The World Health Organization (WHO) said that donors and industry should allocate sufficient resources to ensure that African countries have access to a safe and efficacious COVID-19 vaccine.
Richard Mihigo, Program Area Manager of Immunization and Vaccine Development of WHO, said on Thursday that the needs and aspirations of African countries should be at the heart of the ongoing global efforts to develop vaccines against the pandemic, Xinhua news agency reported.
"Africa has often ended up at the back seat of vaccine development but this must not happen as the fight against COVID-19 pandemic enters a critical phase," Mihigo said during a virtual briefing in Nairobi. "We must secure enough doses and give priority to the frontline health workers, the aged and people with underlying conditions in the continent," he added.
Providing Innovative Financing Option
The WHO official said that all the 54 African countries have signed up to COVAX, an initiative fronted by WHO in conjunction with the Vaccine Alliance (GAVI) and the Coalition for Epidemic Preparedness Innovations (CEPI) that aims to secure about 220 million doses of COVID-19 vaccine for the continent.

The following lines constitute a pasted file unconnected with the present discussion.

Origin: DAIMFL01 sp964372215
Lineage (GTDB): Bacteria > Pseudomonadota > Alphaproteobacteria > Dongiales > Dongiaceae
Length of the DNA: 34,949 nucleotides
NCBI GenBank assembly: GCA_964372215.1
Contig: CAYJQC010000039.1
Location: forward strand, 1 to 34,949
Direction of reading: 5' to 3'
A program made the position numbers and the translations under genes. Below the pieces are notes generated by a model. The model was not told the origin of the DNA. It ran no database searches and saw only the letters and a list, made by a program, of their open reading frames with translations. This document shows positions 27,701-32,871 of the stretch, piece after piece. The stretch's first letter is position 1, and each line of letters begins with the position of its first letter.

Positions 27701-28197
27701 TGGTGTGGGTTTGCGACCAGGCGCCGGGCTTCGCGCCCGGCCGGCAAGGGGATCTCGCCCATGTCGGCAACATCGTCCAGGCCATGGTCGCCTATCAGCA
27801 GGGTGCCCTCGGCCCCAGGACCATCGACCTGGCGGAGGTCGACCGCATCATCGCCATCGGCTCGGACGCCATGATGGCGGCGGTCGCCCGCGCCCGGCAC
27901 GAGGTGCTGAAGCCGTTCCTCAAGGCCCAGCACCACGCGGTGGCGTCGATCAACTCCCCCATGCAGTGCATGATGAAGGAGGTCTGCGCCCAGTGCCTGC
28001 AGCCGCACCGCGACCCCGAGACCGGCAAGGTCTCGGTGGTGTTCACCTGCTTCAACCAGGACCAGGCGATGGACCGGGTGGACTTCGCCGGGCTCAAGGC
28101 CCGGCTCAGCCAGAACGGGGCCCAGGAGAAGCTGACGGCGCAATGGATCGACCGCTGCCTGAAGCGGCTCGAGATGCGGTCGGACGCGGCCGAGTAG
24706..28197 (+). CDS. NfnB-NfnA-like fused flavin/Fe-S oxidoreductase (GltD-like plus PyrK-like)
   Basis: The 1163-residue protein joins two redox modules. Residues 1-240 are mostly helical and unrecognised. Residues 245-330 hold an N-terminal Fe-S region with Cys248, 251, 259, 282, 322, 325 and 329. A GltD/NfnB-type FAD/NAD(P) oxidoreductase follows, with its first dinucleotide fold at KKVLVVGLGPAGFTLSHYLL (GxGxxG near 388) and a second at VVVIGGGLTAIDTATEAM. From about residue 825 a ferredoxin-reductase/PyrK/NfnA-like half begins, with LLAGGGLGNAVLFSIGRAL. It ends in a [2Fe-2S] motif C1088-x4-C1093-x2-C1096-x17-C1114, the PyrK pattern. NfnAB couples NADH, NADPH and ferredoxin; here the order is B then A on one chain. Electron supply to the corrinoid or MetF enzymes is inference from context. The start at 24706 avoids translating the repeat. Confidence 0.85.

Mitoha Ondo' O Ayekaba, vice-minister for Health and Social Welfare, Equatorial Guinea, said that COVAX provides innovative financing options to ensure the COVID-19 vaccine is readily available in Africa.
"We believe that through this initiative we can access successfully tested vaccines in a timely manner and at a lower cost," said Ayekeba. He said that Equatorial Guinea is among eight African countries that have agreed to self-finance their COVID-19 doses under the COVAX Facility.
Testing of Vaccines
Richard Hatchett, CEO of CEPI, said that two COVID-19 candidates, supported by COVAX initiative, are already undergoing clinical trials in South Africa, to help ascertain their efficacy and safety.
"Testing vaccines on the continent ensures that sufficient data is generated on the safety and efficacy of the most promising vaccine candidates for the African population so they can be confidently rolled out in Africa once vaccines are approved," said Hatchett.